|Posted by KESHABROWN on April 4, 2010 at 4:01 AM|
I honestly feel like crying. Lt. Van Buren is leaving Law & Order! SOB. I know I sound like such a geek, but I don’t give a sh-t anymore. My name is Kaiser (not really) and I love cop shows (for real). I love Law & Order, and SVU and Criminal Intent, and whatever else they’re going to throw at me. But the original Law & Order series was my first love, and although I haven’t the most loyal of viewers all the time, I can always catch up on older episodes in reruns, and I keep up with all of the story lines.
These are characters I really care about! I love Lt. Van Buren, I love Det. Lupo, and I’ve grown to care about Det. Bernard, although I suspect his loyalties are still with Internal Affairs. I cried when Det. Ed Green left the show, I cried when ADA Claire Kincaid was killed by a drunk driver, I loved when they cleverly wrote Det. Logan off the first series by having him go down in an anti-bigotry blaze of glory by punching out a homophobic politician, letting Mike Logan to live to fight another day on L&O: CI. I wept when ADA McCoy got drunk and told a stranger at a bar that he had an abusive father. I could totally go on.
Merkerson’s Lt. Van Buren has been the lieutenant of this New York precinct for sixteen years. Merkerson confirmed that this is her last season in an interview with Entertainment Weekly, saying that it basically amounted to her contract being up, and her decision that she didn’t want to renew it. God, I just love her:
It’s the end of an era. After 16 years on the job, Law & Order’s S. Epatha Merkerson is turning in the badge she wore as BS-free Lt. Van Buren at the end of the season. The Emmy-winning actress just phoned to discuss her emotional decision and what it may mean for her cancer-stricken alter ego.
How did you arrive at this decision?
S. EPATHA MERKERSON: It’s a graceful way to go. It’s the end of my contract this year, and the storyline has been so perfect. I’ve given it my best for 16 years. It’s time to move on. I’m doing other things and this will be a great way to leave what has been an extraordinary gig.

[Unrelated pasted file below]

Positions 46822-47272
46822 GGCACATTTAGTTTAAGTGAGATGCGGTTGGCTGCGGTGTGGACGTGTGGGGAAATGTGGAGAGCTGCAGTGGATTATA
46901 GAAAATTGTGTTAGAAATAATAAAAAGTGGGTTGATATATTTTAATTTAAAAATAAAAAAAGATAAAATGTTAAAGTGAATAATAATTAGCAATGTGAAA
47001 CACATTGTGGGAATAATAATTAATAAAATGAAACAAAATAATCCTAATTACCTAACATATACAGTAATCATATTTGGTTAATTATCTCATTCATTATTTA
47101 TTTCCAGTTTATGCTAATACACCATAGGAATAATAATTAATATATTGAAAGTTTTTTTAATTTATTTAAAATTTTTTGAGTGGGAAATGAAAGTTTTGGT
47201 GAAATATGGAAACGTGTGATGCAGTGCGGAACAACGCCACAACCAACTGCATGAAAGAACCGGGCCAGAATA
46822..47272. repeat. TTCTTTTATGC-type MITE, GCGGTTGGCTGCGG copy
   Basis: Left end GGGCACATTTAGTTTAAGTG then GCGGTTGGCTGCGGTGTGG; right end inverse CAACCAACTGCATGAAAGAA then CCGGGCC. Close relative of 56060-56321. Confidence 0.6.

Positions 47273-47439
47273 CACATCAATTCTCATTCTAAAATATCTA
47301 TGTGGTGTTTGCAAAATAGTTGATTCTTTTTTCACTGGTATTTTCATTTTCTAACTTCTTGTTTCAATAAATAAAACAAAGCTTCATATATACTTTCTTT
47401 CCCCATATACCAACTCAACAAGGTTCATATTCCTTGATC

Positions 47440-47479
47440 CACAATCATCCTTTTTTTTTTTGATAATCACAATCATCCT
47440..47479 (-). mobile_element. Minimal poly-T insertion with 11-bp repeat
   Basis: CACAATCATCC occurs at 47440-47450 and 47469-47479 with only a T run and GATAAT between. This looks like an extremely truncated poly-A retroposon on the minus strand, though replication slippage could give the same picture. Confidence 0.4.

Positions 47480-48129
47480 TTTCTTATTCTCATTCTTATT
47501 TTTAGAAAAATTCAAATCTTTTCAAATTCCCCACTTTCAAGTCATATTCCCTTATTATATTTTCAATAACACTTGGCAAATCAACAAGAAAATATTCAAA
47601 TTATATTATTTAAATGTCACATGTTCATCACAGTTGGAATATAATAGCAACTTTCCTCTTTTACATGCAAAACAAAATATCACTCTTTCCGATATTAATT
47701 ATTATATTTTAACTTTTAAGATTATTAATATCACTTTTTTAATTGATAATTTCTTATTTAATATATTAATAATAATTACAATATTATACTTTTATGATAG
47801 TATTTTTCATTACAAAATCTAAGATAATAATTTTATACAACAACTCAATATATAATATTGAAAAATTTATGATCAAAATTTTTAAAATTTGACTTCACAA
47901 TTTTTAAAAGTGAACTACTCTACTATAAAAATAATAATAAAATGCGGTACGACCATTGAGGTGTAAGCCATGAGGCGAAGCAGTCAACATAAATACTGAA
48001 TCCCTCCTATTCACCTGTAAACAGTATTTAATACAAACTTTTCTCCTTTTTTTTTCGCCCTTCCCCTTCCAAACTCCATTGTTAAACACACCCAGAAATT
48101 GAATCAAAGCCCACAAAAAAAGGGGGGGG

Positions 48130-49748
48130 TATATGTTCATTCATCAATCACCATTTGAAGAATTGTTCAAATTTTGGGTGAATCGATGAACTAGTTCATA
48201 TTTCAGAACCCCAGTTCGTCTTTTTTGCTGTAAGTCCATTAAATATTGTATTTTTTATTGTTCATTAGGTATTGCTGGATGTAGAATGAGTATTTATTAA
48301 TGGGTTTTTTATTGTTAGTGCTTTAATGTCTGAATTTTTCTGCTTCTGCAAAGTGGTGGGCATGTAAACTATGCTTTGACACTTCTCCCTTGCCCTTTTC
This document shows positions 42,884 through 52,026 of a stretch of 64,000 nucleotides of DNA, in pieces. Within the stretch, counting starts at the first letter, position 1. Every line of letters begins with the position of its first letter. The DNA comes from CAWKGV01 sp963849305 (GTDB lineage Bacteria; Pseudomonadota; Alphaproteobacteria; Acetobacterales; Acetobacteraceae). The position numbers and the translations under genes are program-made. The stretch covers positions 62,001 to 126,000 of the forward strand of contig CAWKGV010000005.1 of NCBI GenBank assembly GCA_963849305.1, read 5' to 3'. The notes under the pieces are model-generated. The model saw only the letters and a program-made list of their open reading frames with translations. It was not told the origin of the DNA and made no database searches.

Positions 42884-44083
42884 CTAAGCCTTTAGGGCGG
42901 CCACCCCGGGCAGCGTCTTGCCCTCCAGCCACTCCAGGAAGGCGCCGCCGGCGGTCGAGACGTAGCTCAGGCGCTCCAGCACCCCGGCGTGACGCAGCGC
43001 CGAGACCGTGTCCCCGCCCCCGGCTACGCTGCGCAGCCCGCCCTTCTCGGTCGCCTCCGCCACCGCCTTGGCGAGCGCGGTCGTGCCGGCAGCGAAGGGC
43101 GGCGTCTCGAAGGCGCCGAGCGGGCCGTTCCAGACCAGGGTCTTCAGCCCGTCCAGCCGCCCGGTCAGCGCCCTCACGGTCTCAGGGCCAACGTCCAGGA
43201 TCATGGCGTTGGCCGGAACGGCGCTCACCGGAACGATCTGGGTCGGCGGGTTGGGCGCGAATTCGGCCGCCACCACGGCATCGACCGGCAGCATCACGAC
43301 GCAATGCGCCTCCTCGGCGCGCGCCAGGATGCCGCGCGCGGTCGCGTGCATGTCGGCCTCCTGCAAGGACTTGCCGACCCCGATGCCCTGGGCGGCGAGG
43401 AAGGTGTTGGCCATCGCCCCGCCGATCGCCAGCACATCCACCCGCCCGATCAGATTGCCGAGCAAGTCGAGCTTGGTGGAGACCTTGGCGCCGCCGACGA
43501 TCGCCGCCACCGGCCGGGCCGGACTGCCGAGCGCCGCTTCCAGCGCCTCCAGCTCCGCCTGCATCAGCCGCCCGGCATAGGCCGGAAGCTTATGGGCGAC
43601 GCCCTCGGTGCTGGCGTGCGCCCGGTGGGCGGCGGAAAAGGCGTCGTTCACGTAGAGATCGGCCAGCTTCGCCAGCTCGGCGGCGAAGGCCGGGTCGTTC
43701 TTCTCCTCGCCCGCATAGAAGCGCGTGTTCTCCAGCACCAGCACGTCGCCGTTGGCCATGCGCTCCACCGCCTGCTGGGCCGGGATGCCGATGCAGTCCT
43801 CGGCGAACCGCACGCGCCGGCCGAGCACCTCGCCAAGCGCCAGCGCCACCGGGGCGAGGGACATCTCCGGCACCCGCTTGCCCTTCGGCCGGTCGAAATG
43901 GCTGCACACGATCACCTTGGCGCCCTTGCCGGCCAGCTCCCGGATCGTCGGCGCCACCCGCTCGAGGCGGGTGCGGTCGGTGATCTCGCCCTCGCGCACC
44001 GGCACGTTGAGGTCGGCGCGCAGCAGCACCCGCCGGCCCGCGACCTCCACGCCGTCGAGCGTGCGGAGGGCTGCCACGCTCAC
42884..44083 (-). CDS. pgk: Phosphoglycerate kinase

When did you make the decision?
MERKERSON: It was probably midseason when I realized my contract was up. And I just looked at the things that I’ve been doing, and the show takes a lot of commitment. And I just felt like I wanted to do some other things.
When did you talk to Dick Wolf?
MERKERSON: I talked with him yesterday.
How did that go? What was his reaction?
MERKERSON: It was great. Dick is a great guy. And one of the things that I wanted to let him know was how much this job has meant to me and how I’ve appreciated the opportunity. We have a decent relationship, so he understood.
Did he try to talk you out of it?
MERKERSON: No, he didn’t try to talk me out of it because he knows me. [Laughs] After 16 years you get to know each other. And he knows it wasn’t something I thought of overnight. He wished me well. As I do everyone on the show. It was a dream gig.
Did the cancer storyline impact your decision at all? Did it get you thinking about maybe saying goodbye to Van Buren?
MERKERSON: It was a combination of things. I have no idea how this is going to end; the [final] scripts are just coming out now. And now that they know that I’m leaving they might make some changes. To me it felt like good timing. It’s a great way to send off the character.